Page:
Lawrence House | Los Angeles Conservancy
Lawrence House
Photo by Robert Lochner on Flickr

Lawrence House

Hermosa Beach's Lawrence House is a local icon of Late Modern /Deconstructivist design, not to mention the tallest residence in town. Completed in 1984, the house was designed by Thom Mayne and Michael Rotondi of Morphosis. They aimed to complement the mixed-use neighborhood by combining the volume of an apartment building with the form and feeling of a single-family home.

The four-story house is tall and narrow, with its living spaces on the top floor to maximize views of the ocean just steps away. It features simple, pure lines that emphasize its verticality and upended-rectangle shape, and is clad in zinc-coated stainless steel for an efficient, industrial look. The simple front façade conceals the gabled roof of a volume that looks like a single-family house partially encased within the Deconstructivist design.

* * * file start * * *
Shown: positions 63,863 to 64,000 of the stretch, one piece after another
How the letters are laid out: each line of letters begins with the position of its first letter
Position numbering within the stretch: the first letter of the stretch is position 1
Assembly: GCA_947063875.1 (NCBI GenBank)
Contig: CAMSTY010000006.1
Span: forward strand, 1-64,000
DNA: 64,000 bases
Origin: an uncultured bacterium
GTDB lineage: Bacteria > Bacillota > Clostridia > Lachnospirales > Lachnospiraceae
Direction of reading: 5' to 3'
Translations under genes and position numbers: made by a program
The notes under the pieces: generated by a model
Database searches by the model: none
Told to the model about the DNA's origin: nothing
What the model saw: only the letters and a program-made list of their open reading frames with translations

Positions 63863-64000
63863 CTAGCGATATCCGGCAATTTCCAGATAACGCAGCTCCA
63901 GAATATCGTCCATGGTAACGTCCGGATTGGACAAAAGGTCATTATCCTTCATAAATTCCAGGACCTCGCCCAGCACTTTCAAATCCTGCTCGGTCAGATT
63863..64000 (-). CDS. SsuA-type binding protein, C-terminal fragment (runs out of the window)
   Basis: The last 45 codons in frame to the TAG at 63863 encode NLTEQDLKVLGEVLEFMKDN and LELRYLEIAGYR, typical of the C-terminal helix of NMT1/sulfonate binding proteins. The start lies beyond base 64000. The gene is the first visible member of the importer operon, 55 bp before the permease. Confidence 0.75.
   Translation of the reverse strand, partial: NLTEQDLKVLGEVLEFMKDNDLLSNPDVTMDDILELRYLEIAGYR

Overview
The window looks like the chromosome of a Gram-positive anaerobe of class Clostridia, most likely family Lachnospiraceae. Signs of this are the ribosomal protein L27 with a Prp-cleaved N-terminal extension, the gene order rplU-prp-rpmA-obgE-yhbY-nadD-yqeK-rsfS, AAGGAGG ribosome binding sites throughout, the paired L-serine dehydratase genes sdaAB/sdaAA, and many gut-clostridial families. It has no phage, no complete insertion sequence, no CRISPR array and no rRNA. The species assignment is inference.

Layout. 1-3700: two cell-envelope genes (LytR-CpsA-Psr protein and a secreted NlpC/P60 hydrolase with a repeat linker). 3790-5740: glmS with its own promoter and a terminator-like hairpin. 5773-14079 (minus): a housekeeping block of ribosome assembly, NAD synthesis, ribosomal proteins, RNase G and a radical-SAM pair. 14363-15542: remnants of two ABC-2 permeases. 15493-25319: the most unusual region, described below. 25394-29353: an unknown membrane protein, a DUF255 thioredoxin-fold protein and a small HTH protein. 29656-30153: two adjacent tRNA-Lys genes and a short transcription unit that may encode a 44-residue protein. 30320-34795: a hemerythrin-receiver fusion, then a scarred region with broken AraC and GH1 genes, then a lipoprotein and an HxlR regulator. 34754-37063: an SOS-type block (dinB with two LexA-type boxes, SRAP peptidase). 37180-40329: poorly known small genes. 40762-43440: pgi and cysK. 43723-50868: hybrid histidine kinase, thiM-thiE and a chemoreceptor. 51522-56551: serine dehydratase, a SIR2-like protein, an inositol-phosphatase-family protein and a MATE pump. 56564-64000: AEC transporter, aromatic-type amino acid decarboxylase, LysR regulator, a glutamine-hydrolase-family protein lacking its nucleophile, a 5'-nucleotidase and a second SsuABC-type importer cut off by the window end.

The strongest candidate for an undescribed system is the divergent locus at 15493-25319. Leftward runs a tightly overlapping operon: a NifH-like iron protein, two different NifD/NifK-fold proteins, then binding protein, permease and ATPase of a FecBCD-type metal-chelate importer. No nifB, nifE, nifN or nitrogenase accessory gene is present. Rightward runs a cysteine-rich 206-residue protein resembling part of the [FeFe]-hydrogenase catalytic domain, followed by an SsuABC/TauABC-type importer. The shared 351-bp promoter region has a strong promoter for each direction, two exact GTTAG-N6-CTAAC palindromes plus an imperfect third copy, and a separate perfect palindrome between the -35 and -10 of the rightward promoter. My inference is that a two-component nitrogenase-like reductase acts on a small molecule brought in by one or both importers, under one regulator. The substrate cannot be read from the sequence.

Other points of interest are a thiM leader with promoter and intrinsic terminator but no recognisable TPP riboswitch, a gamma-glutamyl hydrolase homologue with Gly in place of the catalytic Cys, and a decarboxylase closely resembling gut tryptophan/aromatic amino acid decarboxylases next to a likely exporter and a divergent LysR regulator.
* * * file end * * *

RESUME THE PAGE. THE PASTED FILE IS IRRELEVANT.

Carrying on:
The building's interior spaces flow into and around each other, moving ever upward (and accessed by an elevator in addition to a stairway); while some unfavorably compare the interior to an M. C. Escher painting, others enjoy its complexity and feeling of movement. Light and air are emphasized, starting with a three-story-tall entryway illuminated by glass brick. In 2002, Daly Genik Architects sensitively renovated the house to soften some interior edges without changing the heart of the original Morphosis design.

Photo by Michael Locke

Kubly House

Sitting in an old eucalyptus grove, the giant trees providing privacy for the transparent house, this post-and-beam residence is a spare, horizontal box that is lifted pavilion-like off the ground.
Photo courtesy Architectural Resources Group

Binder House

As both owner and occupant, architect Rebecca Binder made her mark on the landscape and also lives with every decision she made.